Staff in Classics
Dr Sveinn Jóhannesson
Fennell Early Career Development Fellow in US History
I am a historian of the United States in the long nineteenth century, with a particular emphasis on the history of the state and its relationship to science and technology.
Born and raised in Reykjavik, Iceland, I completed my PhD at the University of Cambridge in 2018 under the supervision of Gary Gerstle. I also hold degrees from the University of Oxford and Vanderbilt University. Before coming to Edinburgh, I was Past & Present Postdoctoral Fellow at the Institute of Historical Research, School of Advanced Study, University of London.
Summary of research interestsPlaces:
- North America
- Nineteenth Century
My research focuses on the political, intellectual and social history of nineteenth-century America, with a particular emphasis on issues of statebuilding, science and technology, and emergency government. I am currently working on three research project. My first monograph, based on the PhD dissertation, defended at the University of Cambridge in 2018, explores the interconnections between science and America's central state from the Founding to the Civil War. The book, which is entitled The Scientific-Military State, charts a previously hidden revolution in American government. Scholars such as Charles Tilly, John Brewer and Michael Mann have correctly highlighted the importance of the fiscal and military transformation of the modern state in the seventeenth and eighteenth centuries. Yet historians and social scientists have underestimated the transatlantic revolt against the modern system of war finance in the ages of the Enlightenment and Revolution. American supporters of the republic looked beyond imposing constitutional limitations on state power; their ambition was to transform the nature of state power itself. Between the Founding and the Civil War, the book shows that they created a new kind of central state within which experimental science, mathematics and engineering practice had great political moment. It also reveals how, by mid-nineteenth century, the slaveholding South—more than the industrializing North—presided over this statebuilding agenda, and that American science owes more than we often think to American slave power.
I am also working on a collaborative research project on emergency government and other challenges facing liberal democracies. In 2017, I published an article in the Journal of American History on the framing of emergency powers into the Constitution, and how James Madison dealt with the problem of creating and justifying special emergency powers in a polity that saw itself as republican. What would be the justification for allowing a government “of the people” to suppress an uprising by the people against their own government? Currently, I am co-editing a volume (with Prof. Valur Ingimundarson), entitled Liberal Disorder: States of Exception, Populist Uprisings and Digital Dictatorships, to be published by Routledge in 2020.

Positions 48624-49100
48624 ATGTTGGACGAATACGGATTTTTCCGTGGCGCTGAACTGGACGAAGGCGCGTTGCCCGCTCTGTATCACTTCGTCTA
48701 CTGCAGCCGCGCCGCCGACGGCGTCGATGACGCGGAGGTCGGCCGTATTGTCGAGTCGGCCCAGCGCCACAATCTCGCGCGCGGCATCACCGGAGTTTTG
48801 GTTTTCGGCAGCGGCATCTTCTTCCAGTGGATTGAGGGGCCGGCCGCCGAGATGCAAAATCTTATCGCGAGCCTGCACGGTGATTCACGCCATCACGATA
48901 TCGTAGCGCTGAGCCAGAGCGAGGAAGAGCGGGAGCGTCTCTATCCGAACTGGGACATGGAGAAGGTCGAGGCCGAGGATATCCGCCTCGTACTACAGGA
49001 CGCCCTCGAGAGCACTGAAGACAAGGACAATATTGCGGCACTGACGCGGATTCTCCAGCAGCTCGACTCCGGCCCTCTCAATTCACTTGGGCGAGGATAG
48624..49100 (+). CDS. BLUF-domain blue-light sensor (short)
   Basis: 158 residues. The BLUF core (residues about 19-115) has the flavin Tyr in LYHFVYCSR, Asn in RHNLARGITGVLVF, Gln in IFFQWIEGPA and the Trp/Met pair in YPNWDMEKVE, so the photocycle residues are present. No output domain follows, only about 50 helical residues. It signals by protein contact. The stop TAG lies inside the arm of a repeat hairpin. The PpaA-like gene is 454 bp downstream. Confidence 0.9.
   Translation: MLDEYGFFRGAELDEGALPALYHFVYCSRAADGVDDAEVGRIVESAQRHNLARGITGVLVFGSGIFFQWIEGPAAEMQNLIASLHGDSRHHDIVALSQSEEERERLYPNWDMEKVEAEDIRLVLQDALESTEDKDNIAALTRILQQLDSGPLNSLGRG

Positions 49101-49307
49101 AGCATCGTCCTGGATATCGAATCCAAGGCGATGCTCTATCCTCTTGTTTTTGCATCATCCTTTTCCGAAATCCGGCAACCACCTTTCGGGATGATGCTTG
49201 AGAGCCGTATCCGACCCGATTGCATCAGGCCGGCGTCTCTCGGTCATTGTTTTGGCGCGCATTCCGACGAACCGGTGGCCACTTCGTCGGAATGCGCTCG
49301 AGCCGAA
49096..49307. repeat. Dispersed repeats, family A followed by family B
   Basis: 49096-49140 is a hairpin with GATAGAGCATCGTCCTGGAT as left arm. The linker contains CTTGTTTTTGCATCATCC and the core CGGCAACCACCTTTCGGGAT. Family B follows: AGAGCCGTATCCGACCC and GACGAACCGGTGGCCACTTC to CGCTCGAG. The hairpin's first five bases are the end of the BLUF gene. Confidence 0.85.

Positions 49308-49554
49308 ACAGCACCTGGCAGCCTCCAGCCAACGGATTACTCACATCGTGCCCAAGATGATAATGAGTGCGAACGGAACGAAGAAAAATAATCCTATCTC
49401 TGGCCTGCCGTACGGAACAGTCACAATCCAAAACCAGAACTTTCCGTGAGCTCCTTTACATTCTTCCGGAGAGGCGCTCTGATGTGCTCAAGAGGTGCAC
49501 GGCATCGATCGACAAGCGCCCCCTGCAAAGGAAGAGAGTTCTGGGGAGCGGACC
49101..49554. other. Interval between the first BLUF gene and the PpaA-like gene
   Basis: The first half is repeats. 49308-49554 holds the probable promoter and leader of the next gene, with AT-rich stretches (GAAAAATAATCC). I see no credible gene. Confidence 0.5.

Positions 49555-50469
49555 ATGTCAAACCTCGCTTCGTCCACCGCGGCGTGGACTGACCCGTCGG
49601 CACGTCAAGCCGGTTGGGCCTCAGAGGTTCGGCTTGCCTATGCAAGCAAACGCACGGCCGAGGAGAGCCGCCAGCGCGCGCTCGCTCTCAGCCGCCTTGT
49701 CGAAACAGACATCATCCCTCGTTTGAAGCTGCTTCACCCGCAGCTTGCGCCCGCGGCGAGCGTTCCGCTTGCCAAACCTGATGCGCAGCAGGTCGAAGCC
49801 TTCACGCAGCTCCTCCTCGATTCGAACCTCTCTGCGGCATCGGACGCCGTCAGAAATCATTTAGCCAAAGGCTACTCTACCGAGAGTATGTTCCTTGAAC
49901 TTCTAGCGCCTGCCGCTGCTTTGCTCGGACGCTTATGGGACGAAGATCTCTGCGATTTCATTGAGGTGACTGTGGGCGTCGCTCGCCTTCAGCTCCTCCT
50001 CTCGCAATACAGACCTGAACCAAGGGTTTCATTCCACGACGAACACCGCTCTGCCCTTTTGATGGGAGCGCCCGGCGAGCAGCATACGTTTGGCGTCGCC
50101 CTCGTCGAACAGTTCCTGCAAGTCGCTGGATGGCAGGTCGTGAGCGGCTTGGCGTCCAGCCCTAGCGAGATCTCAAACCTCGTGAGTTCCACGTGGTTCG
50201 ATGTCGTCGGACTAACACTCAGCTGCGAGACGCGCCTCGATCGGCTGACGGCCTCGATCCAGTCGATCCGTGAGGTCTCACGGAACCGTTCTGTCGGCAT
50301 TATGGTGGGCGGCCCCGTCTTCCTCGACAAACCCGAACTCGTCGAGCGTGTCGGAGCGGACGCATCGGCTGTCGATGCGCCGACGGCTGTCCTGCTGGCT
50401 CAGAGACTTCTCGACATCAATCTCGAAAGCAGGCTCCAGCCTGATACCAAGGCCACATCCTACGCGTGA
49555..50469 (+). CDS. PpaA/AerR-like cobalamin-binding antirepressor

Current research activities
My next research project focuses on the relationship between states and technological revolutions in a transnational context. The formation of the modern state has coincided with, and been deeply implicated in, a series of technological revolutions in the nineteenth and twentieth centuries. Currently, we are in the midst of yet another such revolution centred on digital technology. Yet we do not know much about how these developments have shaped and mutually constituted one another. By focusing on the transformations of the American state and the technological and industrial revolutions of the late nineteenth and early twentieth centuries, this new project aims to build a new framework for understanding the impact of technological change on the modern state, and vice versa.
‘“Securing the State”: James Madison, Federal Emergency Powers, and the Rise of the Liberal State in Postrevolutionary America’, Journal of American History 104 (September 2017), 363–385.
“Farsældarríki Jóns Sigurðssonar: Ríkisvísindi og ríkisþróun frá endurreisn Alþingis til byltinganna árið 1848,” [Jón Sigurðsson, the Sciences of the State, and the Making of Modern Icelandic Politics, 1840-1848] Saga 55:2 (Fall 2019), 51–82.
Liberal Disorder: Emergency Politics, Populist Uprisings, and Digital Dictatorships. Coeditor with Valur Ingimundarson. Routledge, forthcoming 2020.